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19 October 2005 Scanning force microscopy for optical surface metrology
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Surface structures with lateral dimensions in the nanometer range (⪅ 100 nm) have a significant impact on the optical and functional surface properties. Scanning Force Microscopy (SFM) has been increasingly used to investigate the nanotopography of substrates and thin films. SFM data evaluation is nevertheless so far mainly restricted to qualitative image information or single roughness parameters. Appropriate description of statistical surface roughness needs an advanced quantitative data analysis, which can be accomplished by Power Spectral Density (PSD) functions. For nanostructures conclusions about the information content of measurement results are difficult and only possible in a qualified manner. The results can be strongly influenced by the geometry of the probe tip, whose lateral dimension is in the nanometer range too. Based on experimental/empirical work, we estimated tip size effects on the PSDs of thin films. Especially the SFM measurement of super smooth samples (e.g. substrates for EUV coatings) can also be affected by inherent noise of the system. We therefore also present and discuss methods of noise analysis.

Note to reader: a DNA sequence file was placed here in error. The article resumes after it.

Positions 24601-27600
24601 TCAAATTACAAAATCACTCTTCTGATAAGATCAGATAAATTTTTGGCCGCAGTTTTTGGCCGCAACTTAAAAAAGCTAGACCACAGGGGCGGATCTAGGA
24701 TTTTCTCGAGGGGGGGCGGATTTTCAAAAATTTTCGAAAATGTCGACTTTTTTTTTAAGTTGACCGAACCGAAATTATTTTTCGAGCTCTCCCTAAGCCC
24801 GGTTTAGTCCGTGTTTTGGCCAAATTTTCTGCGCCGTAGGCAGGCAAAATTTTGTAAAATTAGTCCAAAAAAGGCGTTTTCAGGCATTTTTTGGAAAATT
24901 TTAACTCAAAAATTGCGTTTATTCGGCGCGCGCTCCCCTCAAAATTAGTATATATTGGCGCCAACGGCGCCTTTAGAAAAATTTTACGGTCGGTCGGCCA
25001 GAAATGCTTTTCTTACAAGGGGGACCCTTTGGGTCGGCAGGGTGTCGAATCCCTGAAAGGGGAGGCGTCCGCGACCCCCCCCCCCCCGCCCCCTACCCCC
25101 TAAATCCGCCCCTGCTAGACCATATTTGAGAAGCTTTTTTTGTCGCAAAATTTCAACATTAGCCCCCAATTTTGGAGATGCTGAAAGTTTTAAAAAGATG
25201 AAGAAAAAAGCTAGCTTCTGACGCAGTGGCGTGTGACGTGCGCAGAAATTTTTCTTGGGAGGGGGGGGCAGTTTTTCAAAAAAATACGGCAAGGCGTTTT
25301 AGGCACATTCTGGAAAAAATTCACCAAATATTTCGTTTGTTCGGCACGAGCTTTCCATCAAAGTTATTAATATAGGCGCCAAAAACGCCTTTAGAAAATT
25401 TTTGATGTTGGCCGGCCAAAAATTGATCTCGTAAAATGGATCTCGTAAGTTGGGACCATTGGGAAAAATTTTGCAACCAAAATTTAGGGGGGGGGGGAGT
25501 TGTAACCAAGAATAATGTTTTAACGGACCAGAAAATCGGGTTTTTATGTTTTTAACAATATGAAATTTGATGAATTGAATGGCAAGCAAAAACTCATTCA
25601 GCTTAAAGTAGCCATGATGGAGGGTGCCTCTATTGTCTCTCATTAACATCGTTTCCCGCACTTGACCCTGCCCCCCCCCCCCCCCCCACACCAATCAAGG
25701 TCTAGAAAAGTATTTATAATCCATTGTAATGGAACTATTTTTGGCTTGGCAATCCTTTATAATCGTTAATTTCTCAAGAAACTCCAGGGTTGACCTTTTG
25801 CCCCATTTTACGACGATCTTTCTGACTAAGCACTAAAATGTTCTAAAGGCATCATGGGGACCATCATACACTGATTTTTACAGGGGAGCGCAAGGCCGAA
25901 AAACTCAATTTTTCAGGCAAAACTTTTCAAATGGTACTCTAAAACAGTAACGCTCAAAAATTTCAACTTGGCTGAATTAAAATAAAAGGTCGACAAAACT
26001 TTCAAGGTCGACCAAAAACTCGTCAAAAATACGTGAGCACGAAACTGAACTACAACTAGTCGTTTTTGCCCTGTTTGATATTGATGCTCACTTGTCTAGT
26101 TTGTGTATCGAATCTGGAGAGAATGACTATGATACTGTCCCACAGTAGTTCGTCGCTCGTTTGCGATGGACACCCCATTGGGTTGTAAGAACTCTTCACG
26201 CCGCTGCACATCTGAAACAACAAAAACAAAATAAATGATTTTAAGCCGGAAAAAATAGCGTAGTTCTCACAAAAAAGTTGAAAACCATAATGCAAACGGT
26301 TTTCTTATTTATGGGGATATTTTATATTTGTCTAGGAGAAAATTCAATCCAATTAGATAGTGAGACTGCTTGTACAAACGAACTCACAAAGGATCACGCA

© (2005) COPYRIGHT Society of Photo-Optical Instrumentation Engineers (SPIE). Downloading of the abstract is permitted for personal use only.
M. Flemming, K. Roder, and A. Duparré "Scanning force microscopy for optical surface metrology", Proc. SPIE 5965, Optical Fabrication, Testing, and Metrology II, 59650A (19 October 2005);


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